Collins holds degrees in math, science, and space systems management. Since her retirement from NASA in 2006, she has made occasional public appearances as an analyst covering Shuttle launches and landings for CNN.

Kalpana Chawla, First Indian-born Female in Space

Dr. Kalpana Chawla was the first Indian-born woman and the second person from India to travel into space. She earned engineering and aerospace engineering degrees in India before settling in the U.S., where she earned her PhD in aerospace engineering and began her work for NASA at the Ames Research Center in 1988.  


She was selected for the Astronaut Corps in 1994 and took her first flight (STS-87) aboard Columbia. During that mission she deployed the Spartan Satellite, which malfunctioned due to a software problem, necessitating a 2-man spacewalk to retrieve it.

After STS-87 Chawla worked at NASA on technical projects for the Space Station, and was selected to fly again as a mission specialist for STS-107, which eventually got off the ground aboard Space Shuttle Columbia in 2003.

Columbia carried a SPACEHAB module to the ISS, where Chawla and her fellow astronauts performed more than 80 experiments on microgravity, atmospheric dust, and astronaut safety.

The mission was successful until disaster struck during re-entry, when the orbiter’s wing overheated and came apart, leading to complete destruction of the vehicle. The damage to the wing had occurred upon liftoff, when a piece of foam damaged heat-resistant tiles that were critical to the integrity of the Shuttle’s structure during re-entry. All of the crew members were lost as the world watched, helpless.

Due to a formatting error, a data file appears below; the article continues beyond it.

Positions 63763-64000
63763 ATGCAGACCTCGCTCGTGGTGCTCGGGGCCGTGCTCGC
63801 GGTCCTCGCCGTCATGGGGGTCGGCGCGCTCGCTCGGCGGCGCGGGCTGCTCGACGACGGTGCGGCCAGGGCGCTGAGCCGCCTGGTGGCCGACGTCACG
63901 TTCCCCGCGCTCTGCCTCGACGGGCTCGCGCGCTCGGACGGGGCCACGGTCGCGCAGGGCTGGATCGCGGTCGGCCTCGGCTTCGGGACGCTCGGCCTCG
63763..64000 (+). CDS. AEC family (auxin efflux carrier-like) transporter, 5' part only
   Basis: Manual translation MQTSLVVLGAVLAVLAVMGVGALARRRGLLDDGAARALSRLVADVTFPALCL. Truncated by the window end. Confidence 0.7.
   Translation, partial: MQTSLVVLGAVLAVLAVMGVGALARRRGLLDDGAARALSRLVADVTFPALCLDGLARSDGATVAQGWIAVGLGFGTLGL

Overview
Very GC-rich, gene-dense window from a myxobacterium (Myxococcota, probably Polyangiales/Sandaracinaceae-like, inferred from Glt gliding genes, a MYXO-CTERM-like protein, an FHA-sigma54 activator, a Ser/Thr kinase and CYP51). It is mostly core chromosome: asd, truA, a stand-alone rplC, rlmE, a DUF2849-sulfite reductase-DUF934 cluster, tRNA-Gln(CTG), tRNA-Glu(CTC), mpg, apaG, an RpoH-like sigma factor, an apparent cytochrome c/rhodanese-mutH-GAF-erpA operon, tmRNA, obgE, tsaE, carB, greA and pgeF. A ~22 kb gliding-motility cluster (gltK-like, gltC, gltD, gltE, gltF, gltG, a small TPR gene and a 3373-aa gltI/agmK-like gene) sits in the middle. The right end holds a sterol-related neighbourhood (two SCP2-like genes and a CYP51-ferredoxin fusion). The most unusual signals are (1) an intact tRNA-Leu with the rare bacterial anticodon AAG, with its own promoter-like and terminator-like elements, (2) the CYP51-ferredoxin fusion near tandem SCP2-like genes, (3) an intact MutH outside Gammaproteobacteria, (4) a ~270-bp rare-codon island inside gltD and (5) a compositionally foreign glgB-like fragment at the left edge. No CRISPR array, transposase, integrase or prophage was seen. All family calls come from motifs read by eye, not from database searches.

After her death, Dr. Chawla was awarded the Congressional Space Medal of Honor, the NASA Space Flight Medal, and the NASA Distinguished Service Medal.

Barbara Morgan, First Teacher in Space

Barbara Morgan began her space career as an elementary school science teacher from Idaho. She was selected for the “Teacher in Space” program as backup to Christa McAuliffe, and the two trained together before McAuliffe’s ill-fated mission aboard Challenger in 1986, where all of the crew lost their lives shortly after liftoffThe “Teacher in Space” program was cancelled after the Challenger disaster, but Morgan decided to press on, pursuing her dream of space. Her famous quote during that time was, “I want to get some stardust on me.”

She continued teaching science and also worked with NASA’s education division, contributing heavily to science education and serving on the National Science Foundation’s Federal Task Force for Women and Minorities in Science and Engineering.

In 1998, Morgan was chosen by NASA to become a mission specialist and underwent training at Johnson Space Center. She worked there as CapCom and also earned an amateur radio license, qualifying her to conduct radio communications with students on Earth as part of the ARISS (Amateur Radio on the International Space Station) program.

She was scheduled to be on a Columbia flight – the next mission after the disaster occurred. After the tragic loss of the Columbia crew, it took another four years before Morgan actually went into space.  In 2007, she lifted off on Endeavor as mission specialist for the STS-118 crew. During the 13-day mission, Morgan was in charge of all payloads and operated a robotic arm to transfer a platform to the ISS. She also answered questions from students via satellite, something McAuliffe had hoped to do.

Now retired from NASA, Morgan remains a dedicated educator and works for Boise State University promoting STEM education. Of her time in space, Morgan says, “Yes, actually I did get some stardust on me. We all got some stardust on us.”